Protecting your lifestyle while you are here and living
There is one main reason why we set up family trusts: they allow us to protect assets for our loved ones during our lifetime and beyond. These structures, when paired with a last will and testament, can help to ensure that items of both monetary and sentimental value are passed along to our intended beneficiaries. Trusts are only one form of asset protection, but they come with a slew of advantages that may be lacking in other means of transferring wealth between loved ones. Here are some benefits you're sure to enjoy when you set up a family trust.
Family Trusts provide longer term benefits rather than immediate advantages
When you first decide to place assets into a family trust structure, you might not see the immediate advantage. After all, you will no longer own your assets, technically. However, just because you are placing items in trust does not mean you lose control over them. You can set up the structure in such a way that you are able to make certain decisions regarding the items held in trust, either at the time the trust is created or after the fact. Just because you are placing property into a family home trust doesn’t mean you can't live in your primary residence any more.
Protecting those you care about from poor financial decisions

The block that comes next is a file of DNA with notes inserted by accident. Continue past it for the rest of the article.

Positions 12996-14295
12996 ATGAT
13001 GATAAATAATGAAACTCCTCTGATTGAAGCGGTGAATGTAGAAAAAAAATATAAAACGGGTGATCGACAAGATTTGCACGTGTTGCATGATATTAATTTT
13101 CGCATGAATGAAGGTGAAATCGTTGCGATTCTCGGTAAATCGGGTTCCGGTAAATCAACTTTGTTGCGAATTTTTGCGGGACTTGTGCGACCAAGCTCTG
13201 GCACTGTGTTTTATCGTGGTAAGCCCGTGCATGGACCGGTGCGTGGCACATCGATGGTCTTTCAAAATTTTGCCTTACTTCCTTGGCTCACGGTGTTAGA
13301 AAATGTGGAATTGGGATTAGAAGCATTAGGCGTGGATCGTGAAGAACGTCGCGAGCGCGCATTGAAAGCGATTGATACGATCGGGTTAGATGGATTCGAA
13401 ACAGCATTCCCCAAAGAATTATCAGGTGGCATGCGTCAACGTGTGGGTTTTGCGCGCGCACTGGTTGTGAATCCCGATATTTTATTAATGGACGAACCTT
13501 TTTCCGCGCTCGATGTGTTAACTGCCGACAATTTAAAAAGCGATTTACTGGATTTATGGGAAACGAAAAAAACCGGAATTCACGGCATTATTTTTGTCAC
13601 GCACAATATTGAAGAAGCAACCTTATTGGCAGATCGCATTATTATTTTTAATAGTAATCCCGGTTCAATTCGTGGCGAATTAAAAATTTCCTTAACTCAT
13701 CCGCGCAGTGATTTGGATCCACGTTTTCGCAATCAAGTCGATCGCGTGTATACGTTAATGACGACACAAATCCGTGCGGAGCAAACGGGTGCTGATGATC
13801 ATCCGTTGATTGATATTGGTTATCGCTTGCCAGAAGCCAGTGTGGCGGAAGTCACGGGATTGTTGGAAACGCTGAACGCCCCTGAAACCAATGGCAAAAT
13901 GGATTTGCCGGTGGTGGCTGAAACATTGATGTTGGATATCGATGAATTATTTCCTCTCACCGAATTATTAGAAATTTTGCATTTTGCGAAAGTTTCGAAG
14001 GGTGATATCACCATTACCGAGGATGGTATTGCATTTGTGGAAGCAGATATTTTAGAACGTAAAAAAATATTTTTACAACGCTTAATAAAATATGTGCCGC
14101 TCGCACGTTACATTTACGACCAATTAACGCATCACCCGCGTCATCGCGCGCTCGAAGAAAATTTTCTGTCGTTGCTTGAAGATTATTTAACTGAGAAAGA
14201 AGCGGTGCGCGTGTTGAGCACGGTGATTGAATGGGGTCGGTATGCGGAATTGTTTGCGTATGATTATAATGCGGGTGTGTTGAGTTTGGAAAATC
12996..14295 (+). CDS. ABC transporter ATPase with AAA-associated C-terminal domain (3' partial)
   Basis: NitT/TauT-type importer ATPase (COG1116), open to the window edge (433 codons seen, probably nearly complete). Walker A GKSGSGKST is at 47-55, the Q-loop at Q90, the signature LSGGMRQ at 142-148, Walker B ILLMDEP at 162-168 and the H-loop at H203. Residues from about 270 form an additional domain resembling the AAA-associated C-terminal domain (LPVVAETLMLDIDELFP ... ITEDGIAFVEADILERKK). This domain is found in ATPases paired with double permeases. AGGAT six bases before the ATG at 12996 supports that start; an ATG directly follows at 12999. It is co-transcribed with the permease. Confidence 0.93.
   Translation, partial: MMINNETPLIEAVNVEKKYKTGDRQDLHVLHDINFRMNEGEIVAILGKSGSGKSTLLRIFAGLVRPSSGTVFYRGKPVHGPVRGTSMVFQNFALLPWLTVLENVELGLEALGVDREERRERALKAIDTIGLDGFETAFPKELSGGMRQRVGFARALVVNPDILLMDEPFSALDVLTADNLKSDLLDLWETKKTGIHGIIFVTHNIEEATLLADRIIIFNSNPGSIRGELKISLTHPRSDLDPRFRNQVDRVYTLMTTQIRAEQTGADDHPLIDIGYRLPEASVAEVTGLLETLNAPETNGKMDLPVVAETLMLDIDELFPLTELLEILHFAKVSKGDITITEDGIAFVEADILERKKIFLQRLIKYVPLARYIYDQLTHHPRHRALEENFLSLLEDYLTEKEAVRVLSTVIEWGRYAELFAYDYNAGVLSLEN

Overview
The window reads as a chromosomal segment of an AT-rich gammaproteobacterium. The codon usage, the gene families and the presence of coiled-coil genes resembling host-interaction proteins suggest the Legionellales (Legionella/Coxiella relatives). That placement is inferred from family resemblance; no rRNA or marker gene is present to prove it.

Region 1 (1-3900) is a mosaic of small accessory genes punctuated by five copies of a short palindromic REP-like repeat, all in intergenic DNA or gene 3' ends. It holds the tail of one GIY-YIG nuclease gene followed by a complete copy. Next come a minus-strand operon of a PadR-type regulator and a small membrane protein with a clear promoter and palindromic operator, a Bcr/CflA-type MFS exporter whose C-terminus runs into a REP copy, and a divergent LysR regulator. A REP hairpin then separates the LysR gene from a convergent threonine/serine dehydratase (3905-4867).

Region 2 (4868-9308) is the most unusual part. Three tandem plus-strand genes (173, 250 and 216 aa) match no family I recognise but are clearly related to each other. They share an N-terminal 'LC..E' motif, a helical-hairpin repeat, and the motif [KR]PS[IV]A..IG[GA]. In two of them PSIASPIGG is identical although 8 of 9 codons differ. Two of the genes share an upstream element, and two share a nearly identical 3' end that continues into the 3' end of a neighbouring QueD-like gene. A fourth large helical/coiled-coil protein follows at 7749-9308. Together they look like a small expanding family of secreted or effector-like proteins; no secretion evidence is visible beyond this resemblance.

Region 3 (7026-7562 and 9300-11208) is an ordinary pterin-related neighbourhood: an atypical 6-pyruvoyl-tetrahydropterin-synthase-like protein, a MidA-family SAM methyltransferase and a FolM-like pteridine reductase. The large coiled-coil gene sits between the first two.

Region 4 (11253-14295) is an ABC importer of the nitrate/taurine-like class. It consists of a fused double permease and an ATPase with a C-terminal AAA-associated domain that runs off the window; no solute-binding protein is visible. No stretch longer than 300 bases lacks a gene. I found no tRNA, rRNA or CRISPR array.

You can make provisions for continuing to use assets during your lifetime, determine how to allocate any income generated by items in trust, stipulate how to run the trust should you become incapacitated, and, of course, name beneficiaries to receive assets either during your lifetime or after your death. Also, trusts are not subject to probate, meaning the contents of the trust remain private and assets will go to beneficiaries much faster than items listed in a will following your passing. In the meantime, any assets placed in trust will be protected to ensure that they go to named beneficiaries down the road. How is this outcome guaranteed, though?
If you are in business there are more medium term benefits like creditor protection
No matter what you may owe, personally or professionally, creditors can only come after the assets you own for repayment of debt. If a business fails, you lose your job and are unable to pay bill, or there are other claims to your assets, anything you own could end up on the auction block, so to speak. However, items placed in trust are no longer yours. Creditors cannot try to claim, say, a family home held in trust because it is no longer considered your personal property.
A stitch in time saves nine
It's important to understand that you can't use a trust to evade the law. Setting up a family trust when creditors are already knocking down your door as a last ditch effort to avoid paying debts won't work - courts will not look favorably on this underhanded tactic. But if you set up a trust when your finances are in good standing, it should give you the best opportunity to protect wealth and pass it along to future generations.
So why not learn more and register with TrustUs today.
After all, it's in your hands.